They could all go to Newcastle Uni, I can see the freshers’ week now…
[Laughing] That would be messy, especially if it starts on a full moon…
I wanted to ask about your only Wolfblood rule, which is, I think your Blake Snyder “one piece of magic” logic, which is that unlike Buffy, Being Human, Teen Wolf, True Blood etc, there aren’t a whole range of supernatural creatures, just Wolfbloods. We’re not going to meet trolls and succubi and whatever else in series two…
Definitely no vampires.
No vampires! Tell me about that.
I think something like Buffy is based on a broad concept that really works, so it can bring in anything supernatural it likes, because it’s a broadly supernatural show. We are very much about what it means to be a Wolfblood, so I think other creatures dilute the essence of the story in a way. It depends on what kind of a story you’re telling, but I think in the kind of story we’re telling, it’s cleaner if we stick to our one idea and try to do that as well as we can.
How far in your mind does the Wolfblood lineage extend? Do you have a bible with all this kind of background in it?
We do have a bible. What we tend to do is not to try to answer the questions until they come up because then suddenly you’ve got this whole list of things that you’ve closed off, so we haven’t necessarily planned every detail of the Wolfblood universe. If in two series time for instance, we suddenly decide we want there to be a whole load of Wolfbloods in, I don’t know, Canada, we can say yes or no as the case may be then. There are certainly Wolfbloods all over the world. There’s a running joke in the writers’ room about an Australian spin-off called Dingo Blood.
Yet to be commissioned?
[Laughing] Not yet, you never know! Potentially yes though, there are Wolfbloods all around the world, there are wild Wolfbloods who live among us and blend in. Who knows what might be going on out there on a full moon?
Who indeed? Not to press you for an actual number of course, but what sort of percentage of the population do you see the Wolfbloods occupying?
I think it’s a very small number, it’s less than one percent of the population. It’s a very small number, I think there were more in previous times. We have a feeling that there was a massive hunting down of wolves in Medieval times and that’s where the traditional werewolf legends have sprung up from. Nowadays, it’s a very small number really.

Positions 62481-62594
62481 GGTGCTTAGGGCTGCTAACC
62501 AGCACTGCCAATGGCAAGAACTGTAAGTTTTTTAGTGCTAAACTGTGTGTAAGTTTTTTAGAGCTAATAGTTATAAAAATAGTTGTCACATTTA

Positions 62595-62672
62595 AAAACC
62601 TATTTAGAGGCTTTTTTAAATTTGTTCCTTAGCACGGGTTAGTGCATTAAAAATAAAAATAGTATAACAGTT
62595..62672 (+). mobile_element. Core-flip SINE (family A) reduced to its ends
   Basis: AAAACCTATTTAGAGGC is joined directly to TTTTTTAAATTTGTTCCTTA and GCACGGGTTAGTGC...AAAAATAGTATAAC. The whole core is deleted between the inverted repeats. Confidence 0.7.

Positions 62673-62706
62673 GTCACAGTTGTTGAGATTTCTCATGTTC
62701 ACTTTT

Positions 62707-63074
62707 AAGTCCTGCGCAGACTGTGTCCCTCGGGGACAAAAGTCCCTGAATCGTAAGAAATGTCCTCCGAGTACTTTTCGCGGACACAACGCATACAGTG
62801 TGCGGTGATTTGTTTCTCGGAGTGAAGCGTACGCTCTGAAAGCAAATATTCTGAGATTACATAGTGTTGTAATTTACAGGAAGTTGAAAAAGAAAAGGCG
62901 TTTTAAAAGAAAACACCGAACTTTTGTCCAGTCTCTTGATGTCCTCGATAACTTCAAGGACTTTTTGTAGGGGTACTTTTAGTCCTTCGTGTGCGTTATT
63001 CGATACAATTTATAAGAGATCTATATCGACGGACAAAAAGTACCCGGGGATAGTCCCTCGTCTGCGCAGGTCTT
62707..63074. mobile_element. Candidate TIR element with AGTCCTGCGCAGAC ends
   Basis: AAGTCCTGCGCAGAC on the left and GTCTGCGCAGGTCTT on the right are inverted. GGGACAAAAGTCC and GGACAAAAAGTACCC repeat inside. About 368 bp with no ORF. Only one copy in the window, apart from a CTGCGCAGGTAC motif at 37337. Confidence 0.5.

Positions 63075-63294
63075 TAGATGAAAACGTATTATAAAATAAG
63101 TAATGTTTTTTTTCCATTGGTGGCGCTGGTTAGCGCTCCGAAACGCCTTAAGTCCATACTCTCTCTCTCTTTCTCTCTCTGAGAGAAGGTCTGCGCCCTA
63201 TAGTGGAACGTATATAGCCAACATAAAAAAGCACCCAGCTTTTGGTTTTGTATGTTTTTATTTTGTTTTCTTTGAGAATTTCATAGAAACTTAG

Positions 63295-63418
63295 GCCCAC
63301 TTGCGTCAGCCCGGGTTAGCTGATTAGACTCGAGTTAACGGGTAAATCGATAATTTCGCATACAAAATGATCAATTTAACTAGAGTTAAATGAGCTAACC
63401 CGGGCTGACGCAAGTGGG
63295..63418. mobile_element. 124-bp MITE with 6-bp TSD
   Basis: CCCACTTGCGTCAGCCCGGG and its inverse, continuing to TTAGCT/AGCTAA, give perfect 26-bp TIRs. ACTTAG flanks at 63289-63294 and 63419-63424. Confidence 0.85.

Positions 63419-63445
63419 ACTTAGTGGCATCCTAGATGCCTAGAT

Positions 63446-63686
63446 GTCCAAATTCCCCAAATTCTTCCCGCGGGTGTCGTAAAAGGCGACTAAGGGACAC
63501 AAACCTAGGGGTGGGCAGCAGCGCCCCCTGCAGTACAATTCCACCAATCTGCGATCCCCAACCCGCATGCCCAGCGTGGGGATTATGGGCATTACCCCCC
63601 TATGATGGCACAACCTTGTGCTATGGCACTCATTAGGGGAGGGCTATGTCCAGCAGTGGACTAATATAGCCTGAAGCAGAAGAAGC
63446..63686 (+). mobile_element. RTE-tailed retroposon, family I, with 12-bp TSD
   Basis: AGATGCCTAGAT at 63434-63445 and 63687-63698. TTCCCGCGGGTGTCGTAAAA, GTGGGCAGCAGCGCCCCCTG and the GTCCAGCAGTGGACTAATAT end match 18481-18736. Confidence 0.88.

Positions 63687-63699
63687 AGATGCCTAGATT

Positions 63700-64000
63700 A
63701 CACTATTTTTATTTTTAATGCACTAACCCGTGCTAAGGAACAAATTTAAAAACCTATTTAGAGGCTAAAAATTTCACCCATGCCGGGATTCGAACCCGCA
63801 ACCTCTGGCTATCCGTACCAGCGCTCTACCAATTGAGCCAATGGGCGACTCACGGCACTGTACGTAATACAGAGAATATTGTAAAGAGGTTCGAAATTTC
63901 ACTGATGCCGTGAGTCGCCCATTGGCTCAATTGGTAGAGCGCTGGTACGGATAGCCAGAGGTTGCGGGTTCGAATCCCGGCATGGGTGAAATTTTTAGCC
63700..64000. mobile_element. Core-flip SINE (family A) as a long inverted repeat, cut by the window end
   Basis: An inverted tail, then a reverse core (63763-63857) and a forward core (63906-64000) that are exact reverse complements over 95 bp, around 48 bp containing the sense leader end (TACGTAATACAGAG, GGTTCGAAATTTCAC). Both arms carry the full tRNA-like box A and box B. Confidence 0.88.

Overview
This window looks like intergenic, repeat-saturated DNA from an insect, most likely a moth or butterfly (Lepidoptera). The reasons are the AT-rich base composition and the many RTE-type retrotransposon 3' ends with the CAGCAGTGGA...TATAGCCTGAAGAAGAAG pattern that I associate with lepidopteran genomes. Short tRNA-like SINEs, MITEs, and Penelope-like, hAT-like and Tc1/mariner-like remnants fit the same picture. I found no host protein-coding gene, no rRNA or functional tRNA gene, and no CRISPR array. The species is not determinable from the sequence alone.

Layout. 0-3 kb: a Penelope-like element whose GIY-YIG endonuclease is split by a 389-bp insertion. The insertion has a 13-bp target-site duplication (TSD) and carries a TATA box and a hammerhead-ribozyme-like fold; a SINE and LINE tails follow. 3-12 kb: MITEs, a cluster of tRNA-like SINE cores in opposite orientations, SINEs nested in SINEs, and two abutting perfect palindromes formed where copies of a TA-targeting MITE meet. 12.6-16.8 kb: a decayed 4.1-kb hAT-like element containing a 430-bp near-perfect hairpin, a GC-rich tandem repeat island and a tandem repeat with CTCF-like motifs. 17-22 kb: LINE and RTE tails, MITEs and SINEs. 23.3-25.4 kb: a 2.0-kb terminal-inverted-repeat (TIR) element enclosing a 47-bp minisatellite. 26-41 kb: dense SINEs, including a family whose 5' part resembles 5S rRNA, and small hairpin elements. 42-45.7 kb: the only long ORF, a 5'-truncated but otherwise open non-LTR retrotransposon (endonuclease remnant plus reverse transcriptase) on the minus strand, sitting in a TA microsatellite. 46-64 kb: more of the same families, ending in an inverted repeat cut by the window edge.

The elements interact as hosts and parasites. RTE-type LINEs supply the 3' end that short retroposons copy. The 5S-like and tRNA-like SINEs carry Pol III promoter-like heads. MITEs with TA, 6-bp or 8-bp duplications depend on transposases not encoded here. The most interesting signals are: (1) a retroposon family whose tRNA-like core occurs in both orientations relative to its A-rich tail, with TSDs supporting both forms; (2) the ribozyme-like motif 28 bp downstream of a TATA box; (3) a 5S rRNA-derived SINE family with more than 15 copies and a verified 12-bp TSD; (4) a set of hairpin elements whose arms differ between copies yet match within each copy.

One of the things dealt with by a number of supernatural shows, such True Blood, is the idea of the supes coming out in mainstream society and integrating with wider society. All sorts of story potential opens up from that. Is that something you may tackle further down the line?
Yes. It’s something we’ve talked about. Whether we’d do it in the series or if it’s something that may happen at any theoretical end of the series. It’s an idea that interests me I think. Of course, when you have a secret, sooner or later, that secret starts to spread. We’ve already seen it at the end of season one with Tom and Shannon finding out about Maddy and Rhydian being Wolfbloods. Inevitably, other people will start to find out, that’s how these things work, so yeah, it’s a very interesting question of how supernatural people would integrate with the wider world, and it may be something we tackle at some point.
What’s the earliest we can expect to hear about series three renewal for Wolfblood?
Probably some time during the transmission of series two. I think they usually wait and see how it’s going, so we’ll have to wait and see I suppose.
You mentioned Doctor Who before. There’s been some talk, justifiably, about a lack of women writers on Doctor Who. Your name featured in our list of writers we’d like to see a Doctor Who episode from. I think you’ve met Steven Moffat, is that right?
Only very briefly.
If he called then and asked you to write an episode, do you have an idea or two in mind?
I do have a story or two actually. I think every writer who has an interest in science fiction probably has a Doctor Who story up their sleeve somewhere don’t they. So yes, I would have one or two ideas if that phone call should come, yes!
Would you be tempted to bring back any particular foes for the Doctor?
There’s so many good ones aren’t there? I mean, everybody wants to write for the Daleks, which is maybe why they get a bit over-used sometimes but if you’re doing Doctor Who, you’d love to write for the Daleks wouldn’t you?
What can you tell us about the adult supernatural series script you’ve written?
Not a great amount. At the moment it’s going around to various channels hoping we will get someone interested in it. It’s kind of a supernatural investigation series with people who are investigating various supernatural goings-on.
Are you looking at a full series of hour-long episodes for that?
It will be hour-long episodes yes, probably six, but we don’t really know at this stage.
Of course, and we don’t want to jinx it, we’d just like more sci-fi and fantasy on television!
That would be good wouldn’t it?
We’re not in the spoiler business here…
So we don’t want to hear any details about series two, but, in the spirit of Steven Moffat and Mark Gatiss’s three-word Sherlock teases, can you give the fans three words to give us a taste of series two?
[Laughing] Alright then. ‘Romance’.
Interesting. Number two?
It’s not one word – but ‘wild Wolfbloods’.
And a third word?
Third word, third word… what would the third word be? ‘Danger’ I think.
There’s definitely danger in series two.
Debbie Moon, thank you very much!
Wolfblood series two starts on CBBC on Monday the 9th of September at 5pm. Read our spoiler-filled review of episode one, Leader of the Pack, here.